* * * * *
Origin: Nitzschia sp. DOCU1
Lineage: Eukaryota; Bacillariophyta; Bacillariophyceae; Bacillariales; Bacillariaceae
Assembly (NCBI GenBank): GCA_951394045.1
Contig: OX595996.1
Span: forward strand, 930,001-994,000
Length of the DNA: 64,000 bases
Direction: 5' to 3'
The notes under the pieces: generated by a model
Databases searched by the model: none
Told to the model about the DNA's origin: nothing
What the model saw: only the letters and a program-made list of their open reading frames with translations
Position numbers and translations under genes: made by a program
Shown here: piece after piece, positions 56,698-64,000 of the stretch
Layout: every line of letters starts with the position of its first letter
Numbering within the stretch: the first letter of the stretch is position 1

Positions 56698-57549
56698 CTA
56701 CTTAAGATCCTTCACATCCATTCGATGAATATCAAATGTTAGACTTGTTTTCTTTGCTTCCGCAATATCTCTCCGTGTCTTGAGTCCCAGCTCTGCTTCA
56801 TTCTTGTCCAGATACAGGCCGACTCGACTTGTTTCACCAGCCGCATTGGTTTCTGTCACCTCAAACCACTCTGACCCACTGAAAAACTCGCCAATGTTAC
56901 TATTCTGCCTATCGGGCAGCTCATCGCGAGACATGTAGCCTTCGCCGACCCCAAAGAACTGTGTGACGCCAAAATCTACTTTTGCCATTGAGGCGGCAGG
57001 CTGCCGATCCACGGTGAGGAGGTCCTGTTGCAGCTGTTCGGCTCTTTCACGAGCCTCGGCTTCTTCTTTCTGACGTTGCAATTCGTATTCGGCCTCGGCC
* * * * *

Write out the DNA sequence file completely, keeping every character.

Origin: Nitzschia sp. DOCU1
Lineage: Eukaryota; Bacillariophyta; Bacillariophyceae; Bacillariales; Bacillariaceae
Assembly (NCBI GenBank): GCA_951394045.1
Contig: OX595996.1
Span: forward strand, 930,001-994,000
Length of the DNA: 64,000 bases
Direction: 5' to 3'
The notes under the pieces: generated by a model
Databases searched by the model: none
Told to the model about the DNA's origin: nothing
What the model saw: only the letters and a program-made list of their open reading frames with translations
Position numbers and translations under genes: made by a program
Shown here: piece after piece, positions 56,698-64,000 of the stretch
Layout: every line of letters starts with the position of its first letter
Numbering within the stretch: the first letter of the stretch is position 1

Positions 56698-57549
56698 CTA
56701 CTTAAGATCCTTCACATCCATTCGATGAATATCAAATGTTAGACTTGTTTTCTTTGCTTCCGCAATATCTCTCCGTGTCTTGAGTCCCAGCTCTGCTTCA
56801 TTCTTGTCCAGATACAGGCCGACTCGACTTGTTTCACCAGCCGCATTGGTTTCTGTCACCTCAAACCACTCTGACCCACTGAAAAACTCGCCAATGTTAC
56901 TATTCTGCCTATCGGGCAGCTCATCGCGAGACATGTAGCCTTCGCCGACCCCAAAGAACTGTGTGACGCCAAAATCTACTTTTGCCATTGAGGCGGCAGG
57001 CTGCCGATCCACGGTGAGGAGGTCCTGTTGCAGCTGTTCGGCTCTTTCACGAGCCTCGGCTTCTTCTTTCTGACGTTGCAATTCGTATTCGGCCTCGGCC